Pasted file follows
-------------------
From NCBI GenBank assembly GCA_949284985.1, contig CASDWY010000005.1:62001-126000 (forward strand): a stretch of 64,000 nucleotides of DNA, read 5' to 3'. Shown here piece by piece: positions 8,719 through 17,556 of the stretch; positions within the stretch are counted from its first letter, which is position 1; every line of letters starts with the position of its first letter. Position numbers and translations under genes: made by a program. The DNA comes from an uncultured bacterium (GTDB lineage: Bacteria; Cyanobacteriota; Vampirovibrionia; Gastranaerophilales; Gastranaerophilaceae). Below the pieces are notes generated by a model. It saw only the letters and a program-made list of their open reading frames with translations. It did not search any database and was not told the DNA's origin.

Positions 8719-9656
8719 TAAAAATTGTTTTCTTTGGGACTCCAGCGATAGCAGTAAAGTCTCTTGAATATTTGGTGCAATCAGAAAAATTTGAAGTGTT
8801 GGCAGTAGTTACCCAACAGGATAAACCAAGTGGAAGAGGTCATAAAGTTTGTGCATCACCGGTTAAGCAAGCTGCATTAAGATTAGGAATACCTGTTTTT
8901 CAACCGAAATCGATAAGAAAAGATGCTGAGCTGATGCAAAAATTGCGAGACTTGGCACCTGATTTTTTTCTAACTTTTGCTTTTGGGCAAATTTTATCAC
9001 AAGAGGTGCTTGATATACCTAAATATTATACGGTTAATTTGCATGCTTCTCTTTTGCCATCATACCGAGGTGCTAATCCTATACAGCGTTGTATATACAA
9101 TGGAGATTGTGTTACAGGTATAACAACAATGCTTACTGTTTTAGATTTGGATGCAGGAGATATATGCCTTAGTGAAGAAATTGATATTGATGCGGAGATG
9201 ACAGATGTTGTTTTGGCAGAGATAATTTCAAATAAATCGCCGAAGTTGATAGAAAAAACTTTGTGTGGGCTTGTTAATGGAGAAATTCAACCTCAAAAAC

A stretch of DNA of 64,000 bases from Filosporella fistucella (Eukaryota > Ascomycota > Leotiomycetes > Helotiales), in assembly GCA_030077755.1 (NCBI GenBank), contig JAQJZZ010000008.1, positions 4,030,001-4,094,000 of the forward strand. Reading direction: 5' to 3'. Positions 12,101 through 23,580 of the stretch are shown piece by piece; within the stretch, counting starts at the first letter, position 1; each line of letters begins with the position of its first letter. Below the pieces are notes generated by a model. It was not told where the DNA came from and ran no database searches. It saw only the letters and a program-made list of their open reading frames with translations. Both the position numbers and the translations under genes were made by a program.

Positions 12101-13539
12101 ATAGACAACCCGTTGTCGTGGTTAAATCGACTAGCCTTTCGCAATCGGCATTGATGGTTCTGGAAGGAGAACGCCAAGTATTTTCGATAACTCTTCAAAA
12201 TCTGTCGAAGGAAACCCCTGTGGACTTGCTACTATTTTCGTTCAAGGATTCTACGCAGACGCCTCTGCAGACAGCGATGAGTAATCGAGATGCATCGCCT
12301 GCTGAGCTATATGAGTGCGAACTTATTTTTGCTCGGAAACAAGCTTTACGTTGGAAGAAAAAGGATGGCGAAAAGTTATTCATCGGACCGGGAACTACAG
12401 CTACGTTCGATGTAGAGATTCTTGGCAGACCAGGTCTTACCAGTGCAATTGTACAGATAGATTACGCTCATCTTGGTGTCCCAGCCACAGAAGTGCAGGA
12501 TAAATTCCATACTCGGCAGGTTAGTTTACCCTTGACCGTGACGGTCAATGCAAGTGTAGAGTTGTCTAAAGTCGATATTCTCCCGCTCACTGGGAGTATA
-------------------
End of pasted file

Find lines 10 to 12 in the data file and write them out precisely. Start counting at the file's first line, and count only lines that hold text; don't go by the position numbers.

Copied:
Positions 12101-13539
12101 ATAGACAACCCGTTGTCGTGGTTAAATCGACTAGCCTTTCGCAATCGGCATTGATGGTTCTGGAAGGAGAACGCCAAGTATTTTCGATAACTCTTCAAAA
12201 TCTGTCGAAGGAAACCCCTGTGGACTTGCTACTATTTTCGTTCAAGGATTCTACGCAGACGCCTCTGCAGACAGCGATGAGTAATCGAGATGCATCGCCT